To see all articles of ISTQB-ISEB Foundation guide, see here:

Software Testing-ISTQB ISEB Foundation Guide

In our previous article, we have discussed Fundamental Software Test Processes.

A variety of different people may be involved in the total testing effort, and they may be drawn from a broad set of backgrounds. Some will be developers, some professional testers, and some will be specialists, such as those with performance testing skills, whilst others may be users drafted in to assist with acceptance testing. Who ever is involved in testing needs at least some understanding of the skills and techniques of testing to make an effective contribution to the overall testing effort.

Testing can be more effective if it is not undertaken by the individual(s) who wrote the code, for the simple reason that the creator of anything (whether it is software or a work of art) has a special relationship with the created object. The nature of that relationship is such that flaws in the created object are rendered invisible to the creator. For that reason it is important that someone other than the creator should test the object. Of course we do want the developer who builds a component or system to debug it, and even to attempt to test it, but we accept that testing done by that individual cannot be assumed to be complete. Developers can test their own code, but it requires a mindset change, from that of a developer (to prove it works) to that of a tester (trying to show that it does not work). If there are separate individuals involved, there are no potential conflicts of interest. We therefore aim to have the software tested by someone who was not involved in the creation of the software; this approach is called test independence. Below are people who could test software, listed in order of increasing independence:

  • Those who wrote the code.
  • Members of the same development team.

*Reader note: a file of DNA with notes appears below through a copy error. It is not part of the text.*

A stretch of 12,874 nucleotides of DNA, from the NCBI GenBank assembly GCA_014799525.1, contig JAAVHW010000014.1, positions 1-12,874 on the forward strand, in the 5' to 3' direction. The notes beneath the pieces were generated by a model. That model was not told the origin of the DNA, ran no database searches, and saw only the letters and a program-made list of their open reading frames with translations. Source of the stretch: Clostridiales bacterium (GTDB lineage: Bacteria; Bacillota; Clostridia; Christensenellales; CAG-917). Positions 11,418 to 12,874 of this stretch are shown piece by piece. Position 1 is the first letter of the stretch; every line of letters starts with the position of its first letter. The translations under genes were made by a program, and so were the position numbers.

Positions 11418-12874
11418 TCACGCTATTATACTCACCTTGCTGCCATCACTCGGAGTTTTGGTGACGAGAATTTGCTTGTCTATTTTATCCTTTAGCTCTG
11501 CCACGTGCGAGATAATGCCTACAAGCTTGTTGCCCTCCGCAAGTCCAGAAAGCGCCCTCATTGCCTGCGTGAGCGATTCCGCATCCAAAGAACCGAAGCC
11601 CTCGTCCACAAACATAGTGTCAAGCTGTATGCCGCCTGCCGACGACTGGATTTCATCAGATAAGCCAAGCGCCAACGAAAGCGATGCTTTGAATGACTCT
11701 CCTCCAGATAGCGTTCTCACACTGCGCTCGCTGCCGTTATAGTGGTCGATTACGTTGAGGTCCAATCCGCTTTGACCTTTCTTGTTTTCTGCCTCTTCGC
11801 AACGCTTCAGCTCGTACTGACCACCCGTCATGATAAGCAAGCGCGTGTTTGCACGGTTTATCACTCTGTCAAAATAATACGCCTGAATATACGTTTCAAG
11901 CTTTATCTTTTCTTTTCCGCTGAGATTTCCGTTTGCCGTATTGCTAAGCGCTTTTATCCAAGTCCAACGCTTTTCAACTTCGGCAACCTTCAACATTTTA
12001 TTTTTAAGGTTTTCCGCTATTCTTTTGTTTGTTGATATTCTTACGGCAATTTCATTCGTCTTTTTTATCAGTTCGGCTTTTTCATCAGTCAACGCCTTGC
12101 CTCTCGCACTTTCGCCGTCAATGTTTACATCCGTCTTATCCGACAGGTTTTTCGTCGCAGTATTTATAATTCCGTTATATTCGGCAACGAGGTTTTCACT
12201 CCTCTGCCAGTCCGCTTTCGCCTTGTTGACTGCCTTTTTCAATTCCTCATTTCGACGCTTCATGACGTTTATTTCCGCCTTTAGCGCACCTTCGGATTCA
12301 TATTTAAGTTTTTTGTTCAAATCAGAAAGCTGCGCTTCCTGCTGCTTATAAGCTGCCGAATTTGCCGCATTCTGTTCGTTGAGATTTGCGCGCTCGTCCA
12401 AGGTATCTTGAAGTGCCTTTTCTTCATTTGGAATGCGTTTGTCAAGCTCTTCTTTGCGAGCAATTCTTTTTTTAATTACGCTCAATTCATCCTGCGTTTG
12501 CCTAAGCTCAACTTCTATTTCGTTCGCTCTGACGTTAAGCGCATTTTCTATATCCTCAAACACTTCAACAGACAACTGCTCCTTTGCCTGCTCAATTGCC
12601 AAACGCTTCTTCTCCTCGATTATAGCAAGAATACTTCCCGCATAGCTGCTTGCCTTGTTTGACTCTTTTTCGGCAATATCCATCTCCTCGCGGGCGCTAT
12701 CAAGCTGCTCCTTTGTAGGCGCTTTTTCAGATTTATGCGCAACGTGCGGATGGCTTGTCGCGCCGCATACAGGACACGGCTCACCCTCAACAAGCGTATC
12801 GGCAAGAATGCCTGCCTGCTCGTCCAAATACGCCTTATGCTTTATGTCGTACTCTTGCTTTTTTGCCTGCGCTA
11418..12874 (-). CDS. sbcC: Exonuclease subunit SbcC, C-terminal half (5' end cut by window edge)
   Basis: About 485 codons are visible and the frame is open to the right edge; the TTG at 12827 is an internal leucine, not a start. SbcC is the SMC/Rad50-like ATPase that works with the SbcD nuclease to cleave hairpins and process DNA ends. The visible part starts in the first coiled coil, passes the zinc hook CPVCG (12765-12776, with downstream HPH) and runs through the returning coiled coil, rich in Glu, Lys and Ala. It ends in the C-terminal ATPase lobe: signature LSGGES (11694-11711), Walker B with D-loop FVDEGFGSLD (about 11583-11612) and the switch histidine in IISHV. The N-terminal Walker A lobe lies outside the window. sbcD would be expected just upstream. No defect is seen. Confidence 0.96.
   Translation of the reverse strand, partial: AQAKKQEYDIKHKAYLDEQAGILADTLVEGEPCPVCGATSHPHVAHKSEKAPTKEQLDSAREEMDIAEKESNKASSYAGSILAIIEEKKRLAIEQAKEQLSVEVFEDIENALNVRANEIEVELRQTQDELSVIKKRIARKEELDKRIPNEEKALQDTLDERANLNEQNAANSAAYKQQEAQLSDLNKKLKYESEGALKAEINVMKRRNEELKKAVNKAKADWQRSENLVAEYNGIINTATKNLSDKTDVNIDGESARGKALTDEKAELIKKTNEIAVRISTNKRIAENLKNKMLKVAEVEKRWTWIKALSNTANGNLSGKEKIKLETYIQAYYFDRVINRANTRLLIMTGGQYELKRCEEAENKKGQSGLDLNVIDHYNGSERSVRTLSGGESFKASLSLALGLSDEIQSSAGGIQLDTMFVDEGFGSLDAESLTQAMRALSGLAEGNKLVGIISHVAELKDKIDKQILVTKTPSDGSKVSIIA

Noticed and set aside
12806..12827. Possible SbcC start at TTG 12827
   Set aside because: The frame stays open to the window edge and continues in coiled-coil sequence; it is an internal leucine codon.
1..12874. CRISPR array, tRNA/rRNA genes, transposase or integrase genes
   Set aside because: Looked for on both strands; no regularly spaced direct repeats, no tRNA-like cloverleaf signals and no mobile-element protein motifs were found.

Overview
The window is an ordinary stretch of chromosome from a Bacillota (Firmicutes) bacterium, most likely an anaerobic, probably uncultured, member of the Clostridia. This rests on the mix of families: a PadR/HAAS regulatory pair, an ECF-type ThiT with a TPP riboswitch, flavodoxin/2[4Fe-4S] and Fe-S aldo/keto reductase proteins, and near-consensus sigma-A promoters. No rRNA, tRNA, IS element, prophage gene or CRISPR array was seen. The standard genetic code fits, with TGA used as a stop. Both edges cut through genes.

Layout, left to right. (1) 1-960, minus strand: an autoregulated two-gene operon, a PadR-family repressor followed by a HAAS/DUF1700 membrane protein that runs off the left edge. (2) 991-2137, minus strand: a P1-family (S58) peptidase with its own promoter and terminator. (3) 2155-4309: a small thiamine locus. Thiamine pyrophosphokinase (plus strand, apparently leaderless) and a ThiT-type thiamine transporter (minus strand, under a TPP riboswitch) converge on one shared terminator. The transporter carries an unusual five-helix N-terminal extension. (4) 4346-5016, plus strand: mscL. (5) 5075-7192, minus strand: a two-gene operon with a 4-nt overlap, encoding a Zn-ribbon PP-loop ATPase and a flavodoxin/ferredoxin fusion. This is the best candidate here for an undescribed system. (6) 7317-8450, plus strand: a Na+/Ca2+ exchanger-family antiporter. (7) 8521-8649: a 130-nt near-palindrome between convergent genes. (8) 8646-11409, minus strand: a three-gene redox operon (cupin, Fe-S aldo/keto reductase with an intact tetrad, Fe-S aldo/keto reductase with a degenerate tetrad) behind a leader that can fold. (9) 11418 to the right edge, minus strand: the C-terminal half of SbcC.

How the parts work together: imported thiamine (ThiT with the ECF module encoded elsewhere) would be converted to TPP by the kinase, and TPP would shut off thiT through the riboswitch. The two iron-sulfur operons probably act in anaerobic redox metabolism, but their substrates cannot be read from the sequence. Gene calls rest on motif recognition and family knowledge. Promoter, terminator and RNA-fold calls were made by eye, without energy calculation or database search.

• Members of a different group (independent test team).
  • Members of a different company (a testing consultancy/outsourced).
Of course independence comes at a price; it is much more expensive to use a testing consultancy than to test a program oneself.

Testers and developers think in different ways. However, although we know that testers should be involved from the beginning, it is not always good to get testers involved in code execution at an early stage; there are advantages and disadvantages. Getting developers to test their own code has advantages (as soon as problems are discovered, they can be fixed, without the need for extensive error logs), but also difficulties (it is hard to find your own mistakes). People and projects have objectives, and we all modify actions to blend in with the goals.

If a developer has a goal of producing acceptable software by certain dates, then any testing is aimed towards that goal. If a defect is found in software, the software author may see this as criticism. Testers need to use tact and diplomacy when raising defect reports. Defect reports need to be raised against the software, not against the individual who made the mistake. The mistake may be in the code written, or in one of the documents upon which the code is based (requirement documents or system specification). When we raise defects in a constructive way, bad feeling can be avoided.

We all need to focus on good communication, and work on team building. Testers and developers are not opposed, but working together, with the joint target of better quality systems. Communication needs to be objective, and expressed in impersonal ways:
  • The aim is to work together rather than be confrontational. Keep the focus on delivering a quality product.
  • Results should be presented in a non-personal way. The work-product may be wrong, so say this in a non-personal way.
  • Attempt to understand how others feel; it is possible to discuss problems and still leave all parties feeling positive.
  • At the end of discussions, confirm that you have both understood and been understood. ‘So, am I right in saying that your aim was to deliver on Friday by 12:00, even if you knew there were problems?’
As testers and developers, one of our goals is better quality systems delivered in a timely manner. Good communication between testers and the development teams is one way that this goal can be reached.

To check your understanding, I would again like to ask you some questions:

When testing software, who has the highest level of independence?
Contrast the advantages and disadvantages of developers testing their own code.
Suggest three ways that confrontation can be avoided.

You may follow the complete series of Fundamentals of Testing articles here:

Why a Software Fails?
Keeping Software Test Under Control
What Testing is and What Testing Does
Software Testing Principles
Fundamental Software Test Processes
Psychology of Software Testing
Testers Code of Ethics
ISTQB Sample Questions

To see all articles of ISTQB-ISEB Foundation guide, see here:

Software Testing-ISTQB ISEB Foundation Guide